Unilever relocation plan rejected by major shareholder



One of the top shareholders in Unilever has said it will vote against the firm’s plan to move its headquarters to the Netherlands, amid growing investor concern about the plan.

Aviva Investors told the BBC the move could force UK shareholders to sell their stock and offered “no upside”.

Unilever, which makes Marmite and Dove soap, is relocating to simplify its corporate structure.

It needs 75% of shareholder votes to get the plan through.

  • Marmite maker Unilever goes Dutch for HQ
  • Why is Unilever scrapping its London HQ?

Unilever, which currently has headquarters in both London and Rotterdam, is one of the biggest firms in the UK’s FTSE 100 share index with a market value of about £124bn.

However, under UK rules it would no longer be listed in London after it scraps its British base.

Shareholders fear this would cause a rush for the exits to sell the stock, leading to losses.



Dove is one of Unilever’s major brands

David Cumming, chief investment officer for equities at Aviva Investors, told the BBC’s Today programme: “Aside from the fact it is disappointing to see a world class company like Unilever leave the UK, it also means longstanding UK shareholders may be forced to sell their stock.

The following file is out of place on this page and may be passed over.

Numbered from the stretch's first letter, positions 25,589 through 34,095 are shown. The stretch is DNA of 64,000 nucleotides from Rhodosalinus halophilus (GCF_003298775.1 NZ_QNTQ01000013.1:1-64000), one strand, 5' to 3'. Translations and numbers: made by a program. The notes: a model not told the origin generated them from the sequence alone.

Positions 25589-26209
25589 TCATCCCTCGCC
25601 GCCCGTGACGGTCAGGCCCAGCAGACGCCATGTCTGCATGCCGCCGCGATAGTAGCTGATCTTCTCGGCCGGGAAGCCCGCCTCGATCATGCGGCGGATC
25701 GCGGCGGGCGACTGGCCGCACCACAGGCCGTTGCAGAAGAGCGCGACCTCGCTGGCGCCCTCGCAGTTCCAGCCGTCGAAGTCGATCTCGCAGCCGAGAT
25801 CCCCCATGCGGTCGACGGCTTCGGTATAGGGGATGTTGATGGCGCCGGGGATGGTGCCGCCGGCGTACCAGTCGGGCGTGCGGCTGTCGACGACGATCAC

“I don’t see logically why any UK shareholder would support their decision to go Dutch, because there is no upside only downside.”

Some have speculated Unilever is making the move because of Brexit – claims the firm denies.

Mr Cummings said he believed the firm was also seeking “protection” after a failed takeover attempt by US food giant Kraft Heinz in 2017.

According to the Financial Times, more than a fifth of Unilever’s top 50 shareholders have expressed concerns privately about the relocation.

Another institutional shareholder, Lindsell Train, echoed Mr Cumming’s concerns about becoming a forced seller “at a time and price not of our choosing”.

In July, Lindsell Train held a 2.5% stake in the company while Aviva currently holds 1.4%. Other shareholders include BlackRock, the world’s largest asset manager, and Leverhulme, both of which hold more than 5%.

A Unilever spokesman said the company was confident it would win the approval of shareholders.

“We have engaged extensively with our shareholders and we believe the vast majority are fully supportive of the board’s proposal.”